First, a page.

The state of Iowa is clashing with some local units of government over the cities' use of and desire to use traffic enforcement cameras. The state is involved because some cameras are put up on roads governed by the Iowa Department of Transportation. These include U.S. and state highways.
Meanwhile, state lawmakers are keeping an eye on the issue, because they are pressured by leaders of cities within their districts. They also get the opposite pressure from constituents, some of whom do not like police using the camera technology. To these citizens, it feels like Big Brother is watching.
What's the solution to all of this?
Cities have a right to enforce local laws. They can put up traffic cameras on locally controlled roads without consulting the state. That makes sense.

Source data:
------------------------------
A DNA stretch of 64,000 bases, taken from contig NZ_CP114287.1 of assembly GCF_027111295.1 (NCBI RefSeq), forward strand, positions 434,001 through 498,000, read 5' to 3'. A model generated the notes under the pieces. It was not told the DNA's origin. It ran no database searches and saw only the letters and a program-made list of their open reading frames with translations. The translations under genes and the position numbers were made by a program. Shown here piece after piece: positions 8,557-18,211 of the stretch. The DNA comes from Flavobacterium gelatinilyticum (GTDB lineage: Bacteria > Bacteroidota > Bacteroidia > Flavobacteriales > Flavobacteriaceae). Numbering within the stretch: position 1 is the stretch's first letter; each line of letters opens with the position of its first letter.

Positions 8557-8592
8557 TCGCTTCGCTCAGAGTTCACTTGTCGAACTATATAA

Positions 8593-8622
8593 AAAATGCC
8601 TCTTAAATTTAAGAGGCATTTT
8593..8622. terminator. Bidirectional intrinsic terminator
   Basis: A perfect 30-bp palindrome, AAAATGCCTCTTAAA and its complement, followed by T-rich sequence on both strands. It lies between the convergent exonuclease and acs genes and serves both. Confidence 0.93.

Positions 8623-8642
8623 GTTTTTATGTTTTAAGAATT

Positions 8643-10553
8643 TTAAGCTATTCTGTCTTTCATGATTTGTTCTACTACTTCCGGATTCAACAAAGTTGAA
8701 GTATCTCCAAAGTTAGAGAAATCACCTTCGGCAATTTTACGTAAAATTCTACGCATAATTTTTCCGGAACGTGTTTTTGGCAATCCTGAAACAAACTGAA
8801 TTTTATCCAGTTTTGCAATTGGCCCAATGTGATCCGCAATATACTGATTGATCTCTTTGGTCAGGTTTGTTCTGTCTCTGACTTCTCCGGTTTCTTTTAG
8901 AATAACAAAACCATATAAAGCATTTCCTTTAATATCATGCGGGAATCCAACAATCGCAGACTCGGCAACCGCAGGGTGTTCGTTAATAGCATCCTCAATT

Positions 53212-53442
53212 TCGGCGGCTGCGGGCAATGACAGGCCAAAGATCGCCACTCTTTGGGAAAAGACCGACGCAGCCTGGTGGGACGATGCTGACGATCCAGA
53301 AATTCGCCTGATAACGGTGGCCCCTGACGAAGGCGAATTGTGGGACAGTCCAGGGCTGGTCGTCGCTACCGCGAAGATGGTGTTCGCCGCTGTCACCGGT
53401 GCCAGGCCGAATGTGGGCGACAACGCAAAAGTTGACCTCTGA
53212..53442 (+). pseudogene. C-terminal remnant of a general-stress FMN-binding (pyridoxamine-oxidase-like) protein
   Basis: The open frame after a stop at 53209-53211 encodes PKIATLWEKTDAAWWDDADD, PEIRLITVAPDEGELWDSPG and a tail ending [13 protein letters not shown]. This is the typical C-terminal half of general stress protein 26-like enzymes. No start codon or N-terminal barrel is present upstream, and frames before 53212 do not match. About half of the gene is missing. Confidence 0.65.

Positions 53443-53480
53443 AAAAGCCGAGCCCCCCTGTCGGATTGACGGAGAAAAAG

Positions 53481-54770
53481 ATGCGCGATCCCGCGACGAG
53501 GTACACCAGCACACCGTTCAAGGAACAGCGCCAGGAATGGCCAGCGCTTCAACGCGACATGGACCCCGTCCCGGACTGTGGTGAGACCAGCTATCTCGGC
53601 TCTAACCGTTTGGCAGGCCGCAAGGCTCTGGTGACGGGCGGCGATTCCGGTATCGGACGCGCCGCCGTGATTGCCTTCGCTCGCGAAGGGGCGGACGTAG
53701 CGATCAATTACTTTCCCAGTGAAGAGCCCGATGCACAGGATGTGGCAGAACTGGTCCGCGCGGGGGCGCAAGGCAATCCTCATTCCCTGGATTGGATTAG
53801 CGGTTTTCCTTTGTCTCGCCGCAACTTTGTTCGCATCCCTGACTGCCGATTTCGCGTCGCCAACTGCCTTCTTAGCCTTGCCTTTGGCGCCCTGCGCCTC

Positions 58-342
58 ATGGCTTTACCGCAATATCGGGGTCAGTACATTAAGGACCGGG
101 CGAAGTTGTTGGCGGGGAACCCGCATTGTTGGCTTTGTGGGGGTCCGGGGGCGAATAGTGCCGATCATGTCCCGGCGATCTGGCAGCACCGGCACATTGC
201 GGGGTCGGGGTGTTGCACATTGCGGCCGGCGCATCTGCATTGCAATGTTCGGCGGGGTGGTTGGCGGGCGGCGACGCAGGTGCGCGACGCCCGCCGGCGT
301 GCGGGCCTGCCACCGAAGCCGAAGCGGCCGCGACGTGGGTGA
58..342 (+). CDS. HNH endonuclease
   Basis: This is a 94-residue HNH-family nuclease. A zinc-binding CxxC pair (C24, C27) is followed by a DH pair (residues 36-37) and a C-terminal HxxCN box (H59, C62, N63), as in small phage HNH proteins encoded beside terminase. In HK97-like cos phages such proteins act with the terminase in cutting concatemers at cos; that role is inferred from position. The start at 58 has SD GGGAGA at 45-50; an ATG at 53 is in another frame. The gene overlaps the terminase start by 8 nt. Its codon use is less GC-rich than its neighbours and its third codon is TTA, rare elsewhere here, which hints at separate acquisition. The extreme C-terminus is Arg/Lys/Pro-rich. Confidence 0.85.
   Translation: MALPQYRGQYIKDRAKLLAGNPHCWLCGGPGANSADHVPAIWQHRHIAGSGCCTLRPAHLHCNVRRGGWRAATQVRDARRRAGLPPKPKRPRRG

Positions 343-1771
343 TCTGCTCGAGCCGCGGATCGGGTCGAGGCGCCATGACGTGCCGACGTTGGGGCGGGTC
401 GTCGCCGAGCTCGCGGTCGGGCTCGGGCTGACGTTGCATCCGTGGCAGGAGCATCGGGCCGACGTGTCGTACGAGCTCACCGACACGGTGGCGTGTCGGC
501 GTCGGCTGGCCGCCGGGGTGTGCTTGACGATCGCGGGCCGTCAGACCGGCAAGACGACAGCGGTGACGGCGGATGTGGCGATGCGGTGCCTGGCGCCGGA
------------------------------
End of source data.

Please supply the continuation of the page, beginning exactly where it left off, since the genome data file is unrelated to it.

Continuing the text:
The state should give cities a lot of discretion on decisions to put up traffic cameras on state-governed roads. Yes, they are state-governed, but local police have to deal with lawbreakers and crashes in their communities. Why not give them the benefit of the doubt?
State lawmakers should recognize that police are trying to do their jobs. If they believe it is OK for drivers to blow through red lights or commit other acts that are currently unlawful, legislators have it within their power to change the laws. We assume they won't, because traffic laws make sense. If drivers obey the laws, they cannot be ticketed.